Attempts to assess similarities between the interoceptive stimuli of anorectic drugs and food satiation have generally been limited to human verbal reports. The purpose of the present study was to develop a procedure for assessing similarities between the interoceptive stimuli of food in the gut and various drugs known to alter food intake in rats. Rats (n = 23) were trained in a two-lever, food-reinforced, discrimination paradigm to press one lever when deprived of food for 3 hr and another lever when deprived of food for 22 hr. Criteria for stimulus control over responding were achieved after a mean of 92 (range = 26-175) training sessions. In time course tests, rats were tested when 22, 12, 6 and 3 hr food-deprived. As the number of hours of food deprivation decreased, the percentage of responses that occurred on the 3-hr food deprivation lever increased. In substitution tests, rats that were 22-hr food-deprived consistently responded as if they were 3-hr food deprived after administration of sweetened condensed milk preloads or cholecystokinin, but only occasionally after administration of water preloads. LiCl, d-amphetamine or fenfluramine. These results demonstrate that the presence of food in the gut can function as a discriminative stimulus to control lever choice in rats. Furthermore, they suggest that the discriminative stimulus effects of cholecystokinin, but not d-amphetamine or fenfluramine, are similar to those of food in the gut, and support the hypothesis that cholecystokinin plays a role in the regulation of food intake.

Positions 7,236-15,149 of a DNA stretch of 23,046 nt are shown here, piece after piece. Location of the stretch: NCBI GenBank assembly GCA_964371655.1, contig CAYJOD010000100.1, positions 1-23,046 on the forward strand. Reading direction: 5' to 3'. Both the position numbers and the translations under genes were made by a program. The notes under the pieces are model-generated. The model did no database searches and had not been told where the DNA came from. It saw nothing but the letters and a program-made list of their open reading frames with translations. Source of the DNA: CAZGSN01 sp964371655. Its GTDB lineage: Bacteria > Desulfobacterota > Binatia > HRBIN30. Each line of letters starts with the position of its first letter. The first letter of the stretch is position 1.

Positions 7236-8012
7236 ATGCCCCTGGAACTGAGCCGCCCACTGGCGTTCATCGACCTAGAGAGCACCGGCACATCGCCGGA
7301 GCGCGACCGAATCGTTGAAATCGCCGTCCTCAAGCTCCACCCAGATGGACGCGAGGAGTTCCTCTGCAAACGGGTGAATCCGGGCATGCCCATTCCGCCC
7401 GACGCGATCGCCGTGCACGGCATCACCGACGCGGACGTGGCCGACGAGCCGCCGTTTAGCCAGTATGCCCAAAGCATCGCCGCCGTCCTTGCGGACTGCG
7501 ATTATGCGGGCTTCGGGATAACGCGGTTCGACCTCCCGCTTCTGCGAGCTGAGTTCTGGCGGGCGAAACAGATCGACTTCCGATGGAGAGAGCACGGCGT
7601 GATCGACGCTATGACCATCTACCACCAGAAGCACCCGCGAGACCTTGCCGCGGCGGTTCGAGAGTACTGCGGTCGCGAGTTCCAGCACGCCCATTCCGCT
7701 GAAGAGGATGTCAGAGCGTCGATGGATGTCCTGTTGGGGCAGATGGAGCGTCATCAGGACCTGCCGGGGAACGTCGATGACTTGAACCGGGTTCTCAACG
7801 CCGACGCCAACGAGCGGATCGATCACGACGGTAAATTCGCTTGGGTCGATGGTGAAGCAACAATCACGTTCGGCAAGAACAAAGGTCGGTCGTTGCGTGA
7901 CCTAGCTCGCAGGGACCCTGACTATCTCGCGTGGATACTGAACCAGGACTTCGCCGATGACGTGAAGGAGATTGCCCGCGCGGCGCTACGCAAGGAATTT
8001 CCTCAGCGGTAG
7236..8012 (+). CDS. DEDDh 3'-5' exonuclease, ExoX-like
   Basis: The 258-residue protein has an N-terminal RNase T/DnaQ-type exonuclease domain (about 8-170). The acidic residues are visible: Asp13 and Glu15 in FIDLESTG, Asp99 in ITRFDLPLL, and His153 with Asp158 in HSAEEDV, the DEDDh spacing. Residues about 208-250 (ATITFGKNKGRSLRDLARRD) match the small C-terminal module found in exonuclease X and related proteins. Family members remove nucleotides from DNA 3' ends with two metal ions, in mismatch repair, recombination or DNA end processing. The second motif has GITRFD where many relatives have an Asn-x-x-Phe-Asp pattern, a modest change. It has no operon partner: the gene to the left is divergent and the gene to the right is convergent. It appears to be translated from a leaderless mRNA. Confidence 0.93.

|Original language||English (US)|
|Number of pages||9|
|Journal||Journal of Pharmacology and Experimental Therapeutics|
|State||Published - Jan 1 1990|
All Science Journal Classification (ASJC) codes
- Molecular Medicine